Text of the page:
Friday, June 25, 2010


I recently spoke with a friend from back in the day. He looked at my blog site and we talked about a lot of things. I think we were in a contest to see who could hold back the emotion the longest. Seems he went to drugs while I went to alcohol but there were a lot of similarities in our lives. We have agreed to keep in touch and maybe even look up others for a reunion.

He also reminded me that my favorite song "in country" was "The Sounds Of Silence." I had a reel to reel tape recorder and every night we all lay in our bunks listening to Simon and Garfunkel. He told me how I would play it over and over.

The words as I recall were ---

"Hello darkness, my old friend - I've come to talk with you again - Because a vision softly creeping - Left its seeds while I was sleeping - And the vision that was planted in my brain - Still remains - Within the sound of silence."

Now that I think back I realize these words were not only poetic but prophetic.

Not only were my thoughts and memories hidden in the darkness of my mind, the darkness was a blessing in disguise since I could hide from life in it. I have always felt safer in the darkness and even hated it when a flare was lit. To this day I find myself moving, at night, from shadow to shadow so I can remain undetected. Perhaps that is how I have lived my life. Moving from one shadow to another.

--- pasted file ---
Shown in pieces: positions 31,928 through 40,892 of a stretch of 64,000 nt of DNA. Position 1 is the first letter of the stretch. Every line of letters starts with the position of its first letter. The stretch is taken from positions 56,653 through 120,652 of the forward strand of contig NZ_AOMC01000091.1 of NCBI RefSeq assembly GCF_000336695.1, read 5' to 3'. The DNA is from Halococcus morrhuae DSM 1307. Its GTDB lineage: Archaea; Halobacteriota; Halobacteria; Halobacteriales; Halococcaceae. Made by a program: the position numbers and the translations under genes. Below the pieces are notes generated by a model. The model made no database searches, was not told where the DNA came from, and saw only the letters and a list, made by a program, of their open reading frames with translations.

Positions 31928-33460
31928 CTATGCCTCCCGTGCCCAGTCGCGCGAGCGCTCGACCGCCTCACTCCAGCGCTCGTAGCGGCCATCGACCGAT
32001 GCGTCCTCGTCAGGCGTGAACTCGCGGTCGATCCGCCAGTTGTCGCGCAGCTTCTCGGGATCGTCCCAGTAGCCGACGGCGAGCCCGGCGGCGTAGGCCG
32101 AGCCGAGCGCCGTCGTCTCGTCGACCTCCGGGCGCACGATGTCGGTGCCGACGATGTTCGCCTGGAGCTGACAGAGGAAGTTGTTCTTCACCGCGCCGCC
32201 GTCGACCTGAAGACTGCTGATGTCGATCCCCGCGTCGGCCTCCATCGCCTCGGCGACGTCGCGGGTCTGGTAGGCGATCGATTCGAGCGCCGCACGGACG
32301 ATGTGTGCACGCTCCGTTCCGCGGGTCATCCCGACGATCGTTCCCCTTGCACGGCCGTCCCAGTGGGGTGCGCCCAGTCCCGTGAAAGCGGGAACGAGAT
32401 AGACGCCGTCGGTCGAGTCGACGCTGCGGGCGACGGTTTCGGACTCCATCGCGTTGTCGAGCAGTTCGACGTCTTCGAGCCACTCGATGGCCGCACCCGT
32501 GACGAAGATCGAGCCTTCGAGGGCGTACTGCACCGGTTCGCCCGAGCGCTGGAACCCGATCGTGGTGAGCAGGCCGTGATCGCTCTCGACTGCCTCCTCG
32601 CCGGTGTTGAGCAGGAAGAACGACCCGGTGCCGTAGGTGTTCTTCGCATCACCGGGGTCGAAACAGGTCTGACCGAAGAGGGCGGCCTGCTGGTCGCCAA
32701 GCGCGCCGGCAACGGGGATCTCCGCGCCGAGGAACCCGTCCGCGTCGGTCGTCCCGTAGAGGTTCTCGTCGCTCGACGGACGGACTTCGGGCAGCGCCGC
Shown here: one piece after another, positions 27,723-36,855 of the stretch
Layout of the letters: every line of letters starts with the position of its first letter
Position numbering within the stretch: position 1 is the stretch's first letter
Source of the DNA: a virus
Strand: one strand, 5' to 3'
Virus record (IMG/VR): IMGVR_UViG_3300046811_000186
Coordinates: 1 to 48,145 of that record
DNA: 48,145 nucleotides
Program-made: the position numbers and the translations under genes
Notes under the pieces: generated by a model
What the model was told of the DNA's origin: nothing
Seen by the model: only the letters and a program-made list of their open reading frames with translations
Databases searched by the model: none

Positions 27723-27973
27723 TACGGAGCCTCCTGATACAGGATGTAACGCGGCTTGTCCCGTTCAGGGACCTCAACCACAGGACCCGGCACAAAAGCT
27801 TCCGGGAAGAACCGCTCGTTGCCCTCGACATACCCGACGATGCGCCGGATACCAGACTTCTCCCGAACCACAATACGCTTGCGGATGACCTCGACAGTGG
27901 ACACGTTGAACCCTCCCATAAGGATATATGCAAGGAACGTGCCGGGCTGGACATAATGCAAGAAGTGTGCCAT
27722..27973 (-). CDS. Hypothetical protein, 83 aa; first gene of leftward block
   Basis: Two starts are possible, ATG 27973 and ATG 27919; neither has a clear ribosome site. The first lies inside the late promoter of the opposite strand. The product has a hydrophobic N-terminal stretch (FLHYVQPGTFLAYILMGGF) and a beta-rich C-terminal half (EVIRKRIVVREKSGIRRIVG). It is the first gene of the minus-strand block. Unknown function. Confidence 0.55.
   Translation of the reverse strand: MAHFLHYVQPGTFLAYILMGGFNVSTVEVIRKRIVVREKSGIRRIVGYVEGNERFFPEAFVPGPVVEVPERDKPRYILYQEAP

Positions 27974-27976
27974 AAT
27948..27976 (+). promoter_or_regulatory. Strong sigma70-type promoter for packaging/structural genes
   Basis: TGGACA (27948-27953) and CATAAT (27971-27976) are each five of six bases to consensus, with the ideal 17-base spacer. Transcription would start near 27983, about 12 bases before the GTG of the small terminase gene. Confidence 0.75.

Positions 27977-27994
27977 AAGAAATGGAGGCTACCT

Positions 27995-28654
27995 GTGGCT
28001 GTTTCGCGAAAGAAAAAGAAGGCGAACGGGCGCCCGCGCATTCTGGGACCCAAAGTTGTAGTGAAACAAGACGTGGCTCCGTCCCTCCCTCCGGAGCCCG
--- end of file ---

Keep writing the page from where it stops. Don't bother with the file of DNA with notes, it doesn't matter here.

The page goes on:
Each time I went back to Dong Tam I slept in the NCO barracks. Every night I could hear what I thought to be a Front Loader working down by the docks. For some reason whoever was operating the machine would stop and turn off the engine just before a rocket attack even before the siren sounded. It happened so many times that I would be cognoscente of the absence of sound even in my sleep and would come fully awake and sprint to the bunker. V. Veterans seem to have a common reaction and that is to not fully go to sleep and always wake around 3AM

When I came back we lived in a duplex close to the volunteer fire department. They would sound the siren to summon volunteers to the department when there was a fire. I seem to remember being asleep next to my wife when the siren sounded. In my foggy memory I think I jumped from the bed and ran smack into the apartment wall.

I also seem to remember my brother meeting me at the airport and taking me to the apartment. My wife was there in a, well, never mind. My oldest daughter was at her grandparents and my youngest asleep in her crib. I seem to remember having to see her right away or my wife taking me into see her and being torn between waking her up to hold her and holding my wife. I think the wife won that one. Most soldiers live for there children. I wonder how many faced the same memory.

I can see now that there are good memories if I will just let them in.



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69 years old married 20 YEARS. Have a boy 21 and girl 19 plus two grown daughters and 3 Grandchildren. Served in Vietman. Combat wounded.In country 3 times. longest tour 8 months. Rated as totally disabled from injuries and PTSD. Friend of Bill W.

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